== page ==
When global capital meets local creative labour: A talent-based innovation model for game industry development in Southeast AsiaBack to previous page
This talk presents a talent-based innovation model for game industry development in Southeast Asia. The talk examines the creative industry pattern that derives from Southeast Asia’s political and economic circumstances. Literature on creative industry policy has focused on the concentric circle model that prioritises the interlinking of various industry sectors to create the nation’s economic outcomes. Diverging from this economic focus, the talk discusses an alternative view taking account of labour and culture in the study of Southeast Asia’s creative industry.
Based upon a three-year fieldwork research in six Southeast Asian countries from 2010 to 2013, the research applies a cultural approach to examine the capital-class relationship. Research findings show that game development is connected with the region’s history as global capitals enter Southeast Asia to work with outsourced labour. A particular capital-class relationship is formed as local creative talents grow and acquire skills from their contracted projects. This capital-class relationship has not only determined the region’s unique industry value chain. It also forms a particular creative environment in local game design.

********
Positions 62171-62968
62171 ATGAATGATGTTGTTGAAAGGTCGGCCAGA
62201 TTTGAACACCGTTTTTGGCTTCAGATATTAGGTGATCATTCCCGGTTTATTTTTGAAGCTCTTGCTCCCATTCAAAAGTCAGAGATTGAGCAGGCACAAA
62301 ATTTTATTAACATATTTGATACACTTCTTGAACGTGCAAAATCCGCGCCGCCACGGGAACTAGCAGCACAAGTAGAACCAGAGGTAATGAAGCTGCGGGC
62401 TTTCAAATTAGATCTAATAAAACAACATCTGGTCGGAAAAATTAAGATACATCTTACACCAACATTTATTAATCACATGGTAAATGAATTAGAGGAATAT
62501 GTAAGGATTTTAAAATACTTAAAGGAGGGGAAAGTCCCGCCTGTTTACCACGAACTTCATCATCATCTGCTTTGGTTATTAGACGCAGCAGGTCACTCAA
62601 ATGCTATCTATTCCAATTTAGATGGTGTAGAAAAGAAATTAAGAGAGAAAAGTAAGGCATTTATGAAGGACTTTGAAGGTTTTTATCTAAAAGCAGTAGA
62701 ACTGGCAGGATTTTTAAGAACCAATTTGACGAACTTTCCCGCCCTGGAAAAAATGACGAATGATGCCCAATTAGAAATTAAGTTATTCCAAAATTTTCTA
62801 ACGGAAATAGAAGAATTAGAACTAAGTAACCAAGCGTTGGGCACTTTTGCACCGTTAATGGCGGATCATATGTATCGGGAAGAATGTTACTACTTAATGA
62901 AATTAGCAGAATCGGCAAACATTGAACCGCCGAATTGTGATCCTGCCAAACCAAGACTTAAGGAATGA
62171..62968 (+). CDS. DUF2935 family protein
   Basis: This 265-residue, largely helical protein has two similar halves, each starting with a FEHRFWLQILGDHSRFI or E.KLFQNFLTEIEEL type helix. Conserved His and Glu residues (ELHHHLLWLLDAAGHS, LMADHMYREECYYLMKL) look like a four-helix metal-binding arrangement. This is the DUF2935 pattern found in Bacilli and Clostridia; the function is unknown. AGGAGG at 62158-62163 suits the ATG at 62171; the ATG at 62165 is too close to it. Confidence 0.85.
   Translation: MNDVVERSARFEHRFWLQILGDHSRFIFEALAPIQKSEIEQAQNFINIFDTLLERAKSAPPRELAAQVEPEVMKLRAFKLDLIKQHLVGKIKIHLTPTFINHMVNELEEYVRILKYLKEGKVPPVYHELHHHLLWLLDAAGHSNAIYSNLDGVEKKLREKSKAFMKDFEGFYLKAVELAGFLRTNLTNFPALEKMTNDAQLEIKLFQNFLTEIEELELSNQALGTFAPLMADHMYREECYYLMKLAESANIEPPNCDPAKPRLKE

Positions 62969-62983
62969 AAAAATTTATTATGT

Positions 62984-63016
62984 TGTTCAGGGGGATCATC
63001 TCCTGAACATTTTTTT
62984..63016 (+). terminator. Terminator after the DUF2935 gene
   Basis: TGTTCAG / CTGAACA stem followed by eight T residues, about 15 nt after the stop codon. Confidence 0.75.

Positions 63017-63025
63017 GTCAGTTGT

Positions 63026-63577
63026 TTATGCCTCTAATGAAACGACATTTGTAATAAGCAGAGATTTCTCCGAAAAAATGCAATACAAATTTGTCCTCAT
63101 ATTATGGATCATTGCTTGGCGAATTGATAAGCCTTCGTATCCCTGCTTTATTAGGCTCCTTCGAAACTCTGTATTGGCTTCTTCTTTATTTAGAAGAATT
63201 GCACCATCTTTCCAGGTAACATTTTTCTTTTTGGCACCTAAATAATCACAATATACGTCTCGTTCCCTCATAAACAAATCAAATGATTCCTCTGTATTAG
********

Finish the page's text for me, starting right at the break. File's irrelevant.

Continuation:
The talk examines various successful Southeast Asian games and categorises the emerging art forms collectively contributed by Southeast Asian game designers. The talk concludes with a discussion on hybrid Southeast Asian subjectivity and offers responses to game industry policies in Southeast Asia.
About the speaker
Peichi Chung is an assistant professor teaching in the Department of Cultural and Religious Studies, The Chinese University of Hong Kong. She received her Ph.D. in Mass Communications from Indiana University-Bloomington. Her teaching interests include cultural theory, Asian cinema, and digital culture. Her research focuses on new media industry analysis at both corporation and government policy levels. Since 2006, she has intensively studied online game industries in Asia. She has conducted cross-country research in Asia, analysing new media industries in Korea, China, Singapore, and other Southeast Asian countries. Her recent project studies popular film production and consumption in Southeast Asia.
Peichi has published articles in international referred journals including Journal of Creative Communication, Journal of Science, Technology and Society and Media International Australia. She also publishes chapters in edited books on new media and Asian games. Her forthcoming chapters will appear in the book, entitled Video Game Around the World, published by the MIT Press in 2014.